Find out the best GIC rates in Canada

Best GIC Rates in Canada for 2019

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Last updated on August 8, 2019 Views: 547 Comments: 4

Guaranteed Investment Certificates (GICs) are some of the best savings tools available. But given their variety of terms, types, and interest rates, it’s not always easy to choose which GIC is best for you. Before you get started, make sure you understand what is a GIC and how it can help you meet your savings plans.

Choosing the right GIC depends on when you need the money, what you want to use it for, and how you want it invested. This will help you pick the right GIC term, type, and the best GIC rates in Canada for your savings!

Picking the Right GIC Term

When it comes to choosing the right GIC term for your savings, you want to focus on your personal financial goal. The GIC should mature near or on the date you need to access the funds you’ve invested. In order to choose the right term, you need to know what your money is for and when you’ll need it.

Depending on what you’re saving for, you might have only a vague idea of when you’ll need the money. For example, if you’re saving for retirement, longer GIC terms are appropriate. You may not know exactly what date you’ll retire, but you should have an idea of approximately what year. If retirement is many years away, you can certainly feel comfortable choosing GIC terms of 5 years. As they mature, you can then roll them into new 5-year term GICs or shorter terms as needed once your retirement date becomes more clear.

If you’re saving for a more specific goal, such as a house down payment, you want to choose a shorter term. Depending on how much you plan to save or when you want to go house shopping, you might choose a GIC with only a 2 or 3-year term. If you’re anticipating you’ll need your money on a certain date, try to choose a GIC that matures a few months beforehand in case your goal gets pushed ahead of schedule. For example, choose an 18-month term GIC instead of a 2-year term GIC, even if that means you’ll earn slightly less interest. Because many GICs will not let you access your investment until it matures, it’s generally better to err on the side of caution and make sure your money is available earlier rather than later!

Choosing the Right GIC Type

Different GICs have different rules, so it’s important to read the fine print carefully before you invest.

Many GICs are non-cashable and non-redeemable, which means your money cannot be accessed until the GIC term is up. This probably doesn’t matter for money you’ve put in an RRSP GIC for retirement, but if you’re looking at a GIC as an emergency fund, you don’t want to be unable to access money you might need in a hurry. Likewise, where most GICs are simple cash investments, others are linked to the stock market. This makes the return on your investment less predictable. If you are saving for something specific and need to know exactly how much you will have when your GIC matures, you might not be interested in a market-tied GIC.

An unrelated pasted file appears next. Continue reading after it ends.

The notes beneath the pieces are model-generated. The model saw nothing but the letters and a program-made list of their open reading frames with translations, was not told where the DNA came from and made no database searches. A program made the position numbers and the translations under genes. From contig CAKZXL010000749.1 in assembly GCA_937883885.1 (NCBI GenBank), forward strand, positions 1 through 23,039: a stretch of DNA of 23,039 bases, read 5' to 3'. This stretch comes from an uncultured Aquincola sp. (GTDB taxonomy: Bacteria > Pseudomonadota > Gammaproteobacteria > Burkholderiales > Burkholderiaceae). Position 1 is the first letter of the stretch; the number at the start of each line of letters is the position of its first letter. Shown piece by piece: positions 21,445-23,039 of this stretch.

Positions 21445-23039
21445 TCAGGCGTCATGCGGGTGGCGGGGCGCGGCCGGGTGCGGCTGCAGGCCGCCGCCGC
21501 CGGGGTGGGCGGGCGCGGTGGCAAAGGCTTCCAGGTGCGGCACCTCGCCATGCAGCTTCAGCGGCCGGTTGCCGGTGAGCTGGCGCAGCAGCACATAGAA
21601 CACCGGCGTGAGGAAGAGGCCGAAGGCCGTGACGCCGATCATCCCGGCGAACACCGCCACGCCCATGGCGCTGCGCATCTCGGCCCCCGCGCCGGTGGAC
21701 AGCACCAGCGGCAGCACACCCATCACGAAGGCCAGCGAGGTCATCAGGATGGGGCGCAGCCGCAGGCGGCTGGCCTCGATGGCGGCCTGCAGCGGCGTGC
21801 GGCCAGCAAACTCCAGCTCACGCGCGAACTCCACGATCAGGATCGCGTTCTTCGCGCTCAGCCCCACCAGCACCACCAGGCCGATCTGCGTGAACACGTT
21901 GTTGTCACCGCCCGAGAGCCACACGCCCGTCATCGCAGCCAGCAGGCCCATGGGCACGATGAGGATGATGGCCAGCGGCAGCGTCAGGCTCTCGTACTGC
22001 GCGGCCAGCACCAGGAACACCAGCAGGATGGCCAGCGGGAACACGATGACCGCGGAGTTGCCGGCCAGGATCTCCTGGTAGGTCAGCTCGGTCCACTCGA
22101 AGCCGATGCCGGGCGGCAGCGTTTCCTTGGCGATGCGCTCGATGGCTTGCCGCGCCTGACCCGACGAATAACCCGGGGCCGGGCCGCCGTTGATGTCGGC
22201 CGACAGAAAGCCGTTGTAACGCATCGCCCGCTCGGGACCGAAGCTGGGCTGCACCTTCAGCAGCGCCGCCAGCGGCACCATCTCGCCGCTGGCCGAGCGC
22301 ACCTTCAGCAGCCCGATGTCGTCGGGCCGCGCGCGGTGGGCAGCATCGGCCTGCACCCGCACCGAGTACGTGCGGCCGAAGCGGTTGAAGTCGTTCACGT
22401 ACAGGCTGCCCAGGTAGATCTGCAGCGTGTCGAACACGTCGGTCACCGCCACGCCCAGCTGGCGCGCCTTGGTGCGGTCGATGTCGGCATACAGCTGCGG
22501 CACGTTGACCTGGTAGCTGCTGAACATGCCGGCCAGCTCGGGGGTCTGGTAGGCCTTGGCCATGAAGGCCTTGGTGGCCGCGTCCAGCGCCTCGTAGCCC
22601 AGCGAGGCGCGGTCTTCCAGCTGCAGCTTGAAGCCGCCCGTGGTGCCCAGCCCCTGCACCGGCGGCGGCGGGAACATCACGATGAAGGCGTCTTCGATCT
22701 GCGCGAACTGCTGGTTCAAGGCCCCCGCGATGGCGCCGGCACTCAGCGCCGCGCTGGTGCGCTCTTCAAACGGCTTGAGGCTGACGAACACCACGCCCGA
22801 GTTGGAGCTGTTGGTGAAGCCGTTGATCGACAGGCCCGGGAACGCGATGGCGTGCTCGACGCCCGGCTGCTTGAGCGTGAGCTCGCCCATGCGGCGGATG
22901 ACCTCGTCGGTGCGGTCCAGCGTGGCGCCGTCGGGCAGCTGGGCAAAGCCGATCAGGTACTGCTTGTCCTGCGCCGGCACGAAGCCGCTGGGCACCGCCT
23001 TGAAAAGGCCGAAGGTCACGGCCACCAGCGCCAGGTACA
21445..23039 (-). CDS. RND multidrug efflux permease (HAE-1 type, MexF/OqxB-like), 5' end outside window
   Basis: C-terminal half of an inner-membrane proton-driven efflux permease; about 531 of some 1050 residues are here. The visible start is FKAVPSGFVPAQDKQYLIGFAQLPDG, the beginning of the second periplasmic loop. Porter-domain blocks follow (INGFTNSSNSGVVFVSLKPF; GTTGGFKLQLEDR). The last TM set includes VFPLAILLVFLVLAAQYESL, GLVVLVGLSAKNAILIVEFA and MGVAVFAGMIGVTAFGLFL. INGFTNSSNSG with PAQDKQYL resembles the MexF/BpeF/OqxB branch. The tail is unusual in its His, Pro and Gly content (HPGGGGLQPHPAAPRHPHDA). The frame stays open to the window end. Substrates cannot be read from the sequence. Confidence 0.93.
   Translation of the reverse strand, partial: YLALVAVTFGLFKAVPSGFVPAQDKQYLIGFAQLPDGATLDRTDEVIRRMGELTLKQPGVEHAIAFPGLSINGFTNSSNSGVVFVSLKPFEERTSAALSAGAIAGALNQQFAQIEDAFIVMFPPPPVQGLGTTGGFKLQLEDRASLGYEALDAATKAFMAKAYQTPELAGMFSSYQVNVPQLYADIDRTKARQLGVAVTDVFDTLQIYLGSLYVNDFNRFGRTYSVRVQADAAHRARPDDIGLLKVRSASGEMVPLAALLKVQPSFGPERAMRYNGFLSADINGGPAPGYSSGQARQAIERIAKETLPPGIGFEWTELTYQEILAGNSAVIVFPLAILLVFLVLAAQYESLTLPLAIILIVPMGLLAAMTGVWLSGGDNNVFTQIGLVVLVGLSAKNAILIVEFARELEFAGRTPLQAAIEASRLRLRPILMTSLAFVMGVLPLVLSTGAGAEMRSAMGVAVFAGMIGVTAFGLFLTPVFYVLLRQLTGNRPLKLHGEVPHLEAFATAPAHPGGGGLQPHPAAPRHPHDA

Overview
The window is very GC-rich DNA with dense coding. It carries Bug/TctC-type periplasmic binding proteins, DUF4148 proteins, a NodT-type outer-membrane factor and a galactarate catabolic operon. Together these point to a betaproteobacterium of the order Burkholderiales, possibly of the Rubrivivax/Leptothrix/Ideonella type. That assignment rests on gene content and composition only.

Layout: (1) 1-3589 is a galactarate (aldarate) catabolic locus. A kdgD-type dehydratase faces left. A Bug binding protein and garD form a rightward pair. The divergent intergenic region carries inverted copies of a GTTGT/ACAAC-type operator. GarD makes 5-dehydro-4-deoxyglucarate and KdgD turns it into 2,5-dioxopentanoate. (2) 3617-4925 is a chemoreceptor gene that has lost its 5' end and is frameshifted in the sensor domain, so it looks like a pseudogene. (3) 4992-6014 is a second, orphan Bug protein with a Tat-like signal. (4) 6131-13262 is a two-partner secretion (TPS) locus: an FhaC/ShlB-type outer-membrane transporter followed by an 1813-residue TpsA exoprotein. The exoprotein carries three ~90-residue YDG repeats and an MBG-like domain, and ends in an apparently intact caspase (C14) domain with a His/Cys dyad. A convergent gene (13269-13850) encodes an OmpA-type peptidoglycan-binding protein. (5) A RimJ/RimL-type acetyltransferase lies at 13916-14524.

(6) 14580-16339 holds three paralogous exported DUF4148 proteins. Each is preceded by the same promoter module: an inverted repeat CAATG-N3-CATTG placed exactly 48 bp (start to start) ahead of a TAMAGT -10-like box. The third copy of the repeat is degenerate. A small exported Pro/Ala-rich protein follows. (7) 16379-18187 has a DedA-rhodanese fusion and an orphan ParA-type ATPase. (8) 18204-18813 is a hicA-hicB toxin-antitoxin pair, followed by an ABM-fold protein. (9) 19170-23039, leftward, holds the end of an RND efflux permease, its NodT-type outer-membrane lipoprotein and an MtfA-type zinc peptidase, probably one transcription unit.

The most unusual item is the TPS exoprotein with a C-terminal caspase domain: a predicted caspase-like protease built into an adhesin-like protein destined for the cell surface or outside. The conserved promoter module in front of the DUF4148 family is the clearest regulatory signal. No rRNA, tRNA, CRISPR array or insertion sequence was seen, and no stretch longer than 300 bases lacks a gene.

Best GIC Providers in Canada 2019

CDIC-Insured GIC Rates:

Non-registered, RRSP, TFSA
Oaken Financial
Non-registered, RRSP, TFSA, RESP
TD Bank
Non-registered, RRSP, TFSA
ICICIBank of Canada
Non-registered, RRSP, TFSA
Tangerine Bank
Non-registered, RRSP, TFSA
Manulife Bank of Canada
Non-registered, RRSP, TFSA, RESP
Bank of Montreal
Non-registered, RRSP, TFSA, RESP
Non-registered, RRSP, TFSA, RESP

Province-Insured GIC Rates:

Non-registered, RRSP, TFSA, RESP
MAXA Financial
Non-registered, RRSP, TFSA, RESP
Implicity Financial
Non-registered, RRSP, TFSA, RESP
Casera Credit Union
Non-registered, RRSP, TFSA, RESP
Parama Credit Union
2.35%5-yearNon-RegisteredOmnia Direct
Non-registered, RRSP, TFSA
Coast Capital

Ready to pick the GIC to meet your financial goal? There are plenty of Canadian banks, credit unions, and other financial institutions to choose from.

Which GIC is best for you depends on what you’re looking for. Pay special attention to the length of the GIC term, they type of GIC, whether or not the GIC can be held in a TFSA or RRSP, and of course, the GIC rates comparison. These will help you pick the best GIC for your financial goals!

Meridian Credit Union GIC Rates

Meridian, based in St. Catharines, has some of the best GIC rates in Ontario, but their accounts are also open to non-Ontarians as well (save Quebecers. Sorry.)

Oaken Financial GIC Rates

Oaken Financial provide registered GICs for TFSAs and RRSPs. If you want to keep your GIC tax-sheltered, this is one of your best options.

Tangerine Bank GIC Rates

Tangerine Bank offers great GIC rates for both registered and non-registered accounts alongside appealing day-to-day banking (regular chequing and savings). For those that prefer to keep all their money in one place, rather than juggling multiple accounts across multiple banks, Tangerine is a great option.

Bank of Montreal GIC Rates

BMO is one of the few banks that offers GICs with terms as long as 10 years. If you’re looking for ultra-long-term saving options, such as for retirement, this is one of your best options. Aside from this 10-year GIC, BMO offers a number of other GICs of different terms, types, and rates, so you’ll be able to find exactly what you’re looking for no matter your savings goals.